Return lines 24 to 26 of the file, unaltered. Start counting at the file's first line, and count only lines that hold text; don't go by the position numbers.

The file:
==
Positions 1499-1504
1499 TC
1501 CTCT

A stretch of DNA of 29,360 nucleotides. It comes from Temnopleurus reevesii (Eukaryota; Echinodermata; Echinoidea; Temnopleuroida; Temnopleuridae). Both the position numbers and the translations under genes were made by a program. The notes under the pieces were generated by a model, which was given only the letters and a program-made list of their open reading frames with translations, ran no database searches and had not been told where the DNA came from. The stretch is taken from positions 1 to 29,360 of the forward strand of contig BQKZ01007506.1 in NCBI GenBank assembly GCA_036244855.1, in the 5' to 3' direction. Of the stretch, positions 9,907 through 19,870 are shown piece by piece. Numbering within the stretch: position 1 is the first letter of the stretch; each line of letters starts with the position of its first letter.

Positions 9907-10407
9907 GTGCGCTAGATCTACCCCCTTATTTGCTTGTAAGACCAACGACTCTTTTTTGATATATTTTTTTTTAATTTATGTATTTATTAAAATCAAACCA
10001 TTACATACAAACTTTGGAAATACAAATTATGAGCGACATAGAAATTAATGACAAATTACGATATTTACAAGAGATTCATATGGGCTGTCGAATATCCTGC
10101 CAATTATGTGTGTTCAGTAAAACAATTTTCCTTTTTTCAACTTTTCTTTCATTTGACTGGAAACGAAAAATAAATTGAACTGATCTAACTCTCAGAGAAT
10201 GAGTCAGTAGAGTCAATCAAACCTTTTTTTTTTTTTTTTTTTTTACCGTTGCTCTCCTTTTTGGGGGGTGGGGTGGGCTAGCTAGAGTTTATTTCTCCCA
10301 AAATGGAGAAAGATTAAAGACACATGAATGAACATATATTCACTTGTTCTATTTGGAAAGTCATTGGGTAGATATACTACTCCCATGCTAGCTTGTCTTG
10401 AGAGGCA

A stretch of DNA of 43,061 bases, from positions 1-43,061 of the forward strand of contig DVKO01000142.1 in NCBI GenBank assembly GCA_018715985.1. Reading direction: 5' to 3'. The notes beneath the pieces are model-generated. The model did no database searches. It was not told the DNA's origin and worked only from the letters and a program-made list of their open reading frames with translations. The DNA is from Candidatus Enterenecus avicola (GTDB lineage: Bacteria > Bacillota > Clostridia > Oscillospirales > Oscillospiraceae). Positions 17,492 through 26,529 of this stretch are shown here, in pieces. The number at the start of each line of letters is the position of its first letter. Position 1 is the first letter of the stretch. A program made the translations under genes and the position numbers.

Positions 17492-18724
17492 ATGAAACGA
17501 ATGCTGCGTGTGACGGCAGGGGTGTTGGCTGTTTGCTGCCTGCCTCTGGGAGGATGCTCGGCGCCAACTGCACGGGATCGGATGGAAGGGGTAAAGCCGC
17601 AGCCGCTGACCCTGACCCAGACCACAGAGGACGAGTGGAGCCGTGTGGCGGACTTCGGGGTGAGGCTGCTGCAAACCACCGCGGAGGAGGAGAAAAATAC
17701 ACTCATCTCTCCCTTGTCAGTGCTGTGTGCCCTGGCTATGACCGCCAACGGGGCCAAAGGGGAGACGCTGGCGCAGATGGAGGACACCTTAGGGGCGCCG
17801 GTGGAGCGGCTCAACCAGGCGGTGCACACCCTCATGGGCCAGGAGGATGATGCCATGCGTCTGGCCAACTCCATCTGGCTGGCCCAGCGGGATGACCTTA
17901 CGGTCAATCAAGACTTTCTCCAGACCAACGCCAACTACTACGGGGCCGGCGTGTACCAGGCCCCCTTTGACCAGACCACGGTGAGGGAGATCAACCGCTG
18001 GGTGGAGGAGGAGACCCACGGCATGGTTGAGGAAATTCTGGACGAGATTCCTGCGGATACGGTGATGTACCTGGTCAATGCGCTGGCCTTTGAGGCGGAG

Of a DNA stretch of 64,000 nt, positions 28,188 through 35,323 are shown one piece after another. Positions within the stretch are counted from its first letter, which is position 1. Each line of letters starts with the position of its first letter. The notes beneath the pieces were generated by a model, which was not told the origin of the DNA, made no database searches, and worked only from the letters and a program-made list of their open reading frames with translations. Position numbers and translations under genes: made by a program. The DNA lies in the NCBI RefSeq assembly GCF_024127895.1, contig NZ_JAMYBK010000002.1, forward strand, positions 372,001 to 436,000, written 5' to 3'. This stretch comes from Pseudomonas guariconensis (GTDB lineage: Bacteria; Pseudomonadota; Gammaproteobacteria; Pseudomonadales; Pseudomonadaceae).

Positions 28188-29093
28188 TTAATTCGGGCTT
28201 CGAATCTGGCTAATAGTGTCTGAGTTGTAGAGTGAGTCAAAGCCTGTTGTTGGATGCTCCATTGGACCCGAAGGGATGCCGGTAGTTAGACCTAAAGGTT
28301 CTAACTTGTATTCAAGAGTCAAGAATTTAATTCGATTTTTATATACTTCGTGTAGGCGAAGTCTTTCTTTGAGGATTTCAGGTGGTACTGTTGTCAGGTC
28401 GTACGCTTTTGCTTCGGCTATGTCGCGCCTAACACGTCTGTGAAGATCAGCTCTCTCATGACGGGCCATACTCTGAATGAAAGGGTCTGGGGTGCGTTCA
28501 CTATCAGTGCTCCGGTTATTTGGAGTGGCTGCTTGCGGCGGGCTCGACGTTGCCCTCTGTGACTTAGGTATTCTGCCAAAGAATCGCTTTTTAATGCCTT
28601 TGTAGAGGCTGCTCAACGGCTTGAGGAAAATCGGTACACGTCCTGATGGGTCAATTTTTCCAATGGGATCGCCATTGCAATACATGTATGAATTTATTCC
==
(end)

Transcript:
28201 CGAATCTGGCTAATAGTGTCTGAGTTGTAGAGTGAGTCAAAGCCTGTTGTTGGATGCTCCATTGGACCCGAAGGGATGCCGGTAGTTAGACCTAAAGGTT
28301 CTAACTTGTATTCAAGAGTCAAGAATTTAATTCGATTTTTATATACTTCGTGTAGGCGAAGTCTTTCTTTGAGGATTTCAGGTGGTACTGTTGTCAGGTC
28401 GTACGCTTTTGCTTCGGCTATGTCGCGCCTAACACGTCTGTGAAGATCAGCTCTCTCATGACGGGCCATACTCTGAATGAAAGGGTCTGGGGTGCGTTCA